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It's the late '50s in rural England; suffice it to say that it's not OK for a doctor's wife to bonk the nutso-killer hired help, no matter how smolderingly handsome he is and no matter how languorously long-legged and sexually frustrated she happens to be. The on-screen connection between Richardson and Csokas -- a rising star from New Zealand with something of Russell Crowe and something of William Holden about him -- crackles like a summer thunderstorm from the moment they lay eyes on each other, and Mackenzie allows it to play out gradually. Their first breathless coupling in the unfinished greenhouse feels like what it is, a reckless, self-destructive act of compulsion. (The film's sex scenes, by the way, are vigorous, physical and plentiful.)

Their misguided love affair -- and there's no doubt that their connection is spiritual as well as physical -- will destroy almost everything and everyone in their lives. "Asylum" is a rich story, loaded with narrative ironies, that careens from the depressing backwoods asylum to the back alleys of London, where Edgar was a proto-bohemian sculptor before killing his wife. Don't go expecting redemption for either of these characters; you surely won't want any for Peter Cleave (Ian McKellen), the Machiavellian shrink who watches all this from above like an unusually manipulative deity. But if you're tough enough for this lush but hardhearted melodrama, it's one of the year's signature film experiences.

After a New York screening of "Asylum," Mackenzie and I adjourned to a bar that would actually permit him to chain-smoke Marlboro Lights, in defiance of local law. (I'm not telling.) After establishing that we both have toddlers the same age, and hence haven't slept properly in more than a year, we moved on to the film.

Let's talk about the incredible screen chemistry between Natasha Richardson and Marton Csokas. That isn't something that just happens, is it? I mean, you see them together and you say, "Wow. These people just can't be stopped. They are going to hump like rabid bunnies."

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I'm really pleased that you think the chemistry is there, because that's what the movie's about. I think it is something you have to create. I mean, they're both great actors, so they're able to do a lot. It's partly acting, it's partly directing, it's partly editing. Obviously it's the meat of the story -- he's somebody who she's just drawn to. Of course, it's casting too -- Marton is quite a presence, isn't he?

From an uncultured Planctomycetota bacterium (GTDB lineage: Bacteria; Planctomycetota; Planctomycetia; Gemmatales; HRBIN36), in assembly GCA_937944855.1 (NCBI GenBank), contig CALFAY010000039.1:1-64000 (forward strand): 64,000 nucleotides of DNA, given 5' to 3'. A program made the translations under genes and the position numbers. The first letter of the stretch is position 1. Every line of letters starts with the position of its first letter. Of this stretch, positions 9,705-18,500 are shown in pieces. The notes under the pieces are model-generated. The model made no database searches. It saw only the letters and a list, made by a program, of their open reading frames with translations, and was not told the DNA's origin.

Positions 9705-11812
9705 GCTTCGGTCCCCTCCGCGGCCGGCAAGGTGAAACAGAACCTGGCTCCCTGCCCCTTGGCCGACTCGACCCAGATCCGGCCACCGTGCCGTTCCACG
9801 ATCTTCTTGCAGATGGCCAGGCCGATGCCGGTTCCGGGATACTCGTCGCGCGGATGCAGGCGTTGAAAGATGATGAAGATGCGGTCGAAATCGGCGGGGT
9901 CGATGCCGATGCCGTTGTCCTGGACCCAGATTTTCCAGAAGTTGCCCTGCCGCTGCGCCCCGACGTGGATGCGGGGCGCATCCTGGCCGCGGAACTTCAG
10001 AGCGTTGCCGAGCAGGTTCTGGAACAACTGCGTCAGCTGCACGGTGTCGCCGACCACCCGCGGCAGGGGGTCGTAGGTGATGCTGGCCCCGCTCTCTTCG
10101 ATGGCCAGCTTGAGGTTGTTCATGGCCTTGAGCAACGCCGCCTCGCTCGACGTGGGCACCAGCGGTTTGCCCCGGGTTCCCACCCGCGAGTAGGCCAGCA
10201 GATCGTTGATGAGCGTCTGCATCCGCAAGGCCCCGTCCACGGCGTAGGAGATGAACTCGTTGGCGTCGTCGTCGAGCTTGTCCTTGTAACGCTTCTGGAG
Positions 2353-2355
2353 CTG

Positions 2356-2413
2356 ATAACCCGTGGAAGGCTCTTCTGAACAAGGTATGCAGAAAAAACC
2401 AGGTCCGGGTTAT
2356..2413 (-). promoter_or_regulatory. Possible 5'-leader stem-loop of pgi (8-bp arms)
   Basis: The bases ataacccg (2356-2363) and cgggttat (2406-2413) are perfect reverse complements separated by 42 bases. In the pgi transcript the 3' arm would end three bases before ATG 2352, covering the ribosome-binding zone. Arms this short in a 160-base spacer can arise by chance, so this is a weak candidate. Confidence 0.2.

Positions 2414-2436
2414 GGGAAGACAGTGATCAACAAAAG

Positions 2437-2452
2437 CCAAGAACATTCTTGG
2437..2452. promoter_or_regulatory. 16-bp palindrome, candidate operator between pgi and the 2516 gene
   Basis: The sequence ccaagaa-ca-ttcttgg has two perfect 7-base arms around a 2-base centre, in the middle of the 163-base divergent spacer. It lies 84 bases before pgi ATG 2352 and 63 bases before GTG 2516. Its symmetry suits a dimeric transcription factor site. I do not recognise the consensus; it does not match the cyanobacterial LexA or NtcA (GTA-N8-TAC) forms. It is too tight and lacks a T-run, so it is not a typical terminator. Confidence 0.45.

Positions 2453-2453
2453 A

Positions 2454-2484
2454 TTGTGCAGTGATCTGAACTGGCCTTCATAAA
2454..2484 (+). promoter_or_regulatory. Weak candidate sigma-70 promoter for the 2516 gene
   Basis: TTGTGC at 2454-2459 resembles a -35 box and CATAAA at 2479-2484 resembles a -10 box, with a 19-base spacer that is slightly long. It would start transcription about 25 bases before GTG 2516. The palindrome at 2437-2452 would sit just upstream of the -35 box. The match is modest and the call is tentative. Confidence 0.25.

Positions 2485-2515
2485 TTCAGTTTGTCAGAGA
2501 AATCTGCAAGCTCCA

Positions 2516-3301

Yeah, that guy's going to be a serious lady-killer. I know he's been in other films, but I've never noticed him before. Was there a point when you knew you had one of those actors who just commands the screen?

When I met him, yeah. [Laughter.] He's been around for a while, but he's relatively new to this level of filmmaking. As soon as I saw the first lot of rushes -- dailies, as you call them over here -- I thought, "Well, we've got something here." It was very exciting. It was even there in makeup tests; we hadn't started shooting yet. It was really powerful and immediate.

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OK, so "Asylum" is a story about sexual obsession. But that really doesn't define it entirely, or even essentially. For you, what else is it about?

It's complicated. Some of it is about consequences, and I was really interested in that aspect of the story: How an act, or a force that runs inside human beings, can have all these ramifications. Some of it's about civilizing influences versus human instinct. You've got the walled asylum as a metaphor for that. What happens when you transgress those boundaries? Strangely enough, I think it's also about love. Although it comes from sex, it is actually all about love. Maybe it's not the happiest ending -- I don't know how much we want to give away -- but everyone in the story suffers for their love in some way.

One of the frameworks for this story is psychiatry, the science that's supposed to tell us about our minds. But nobody in this story knows their own minds, or can control them.

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That's right. We were careful not to delve too deeply into the psychiatric details. Patrick McGrath, who wrote this novel, actually grew up at Broadmoor, a famous asylum in England. He told me that when his father took over at Broadmoor, there was only one other psychiatrist for 600 seriously ill patients. They were uninterested in treating them, really. The weird thing is that at that point in time psychiatry was much more about Freud -- all about sex -- and nowadays it's more about drug administration than anything else. But we wanted to avoid mental hospital clichés. Even the interviews that Ian McKellen has with patients are really opportunities for the characters to engage one another, rather than therapy sessions.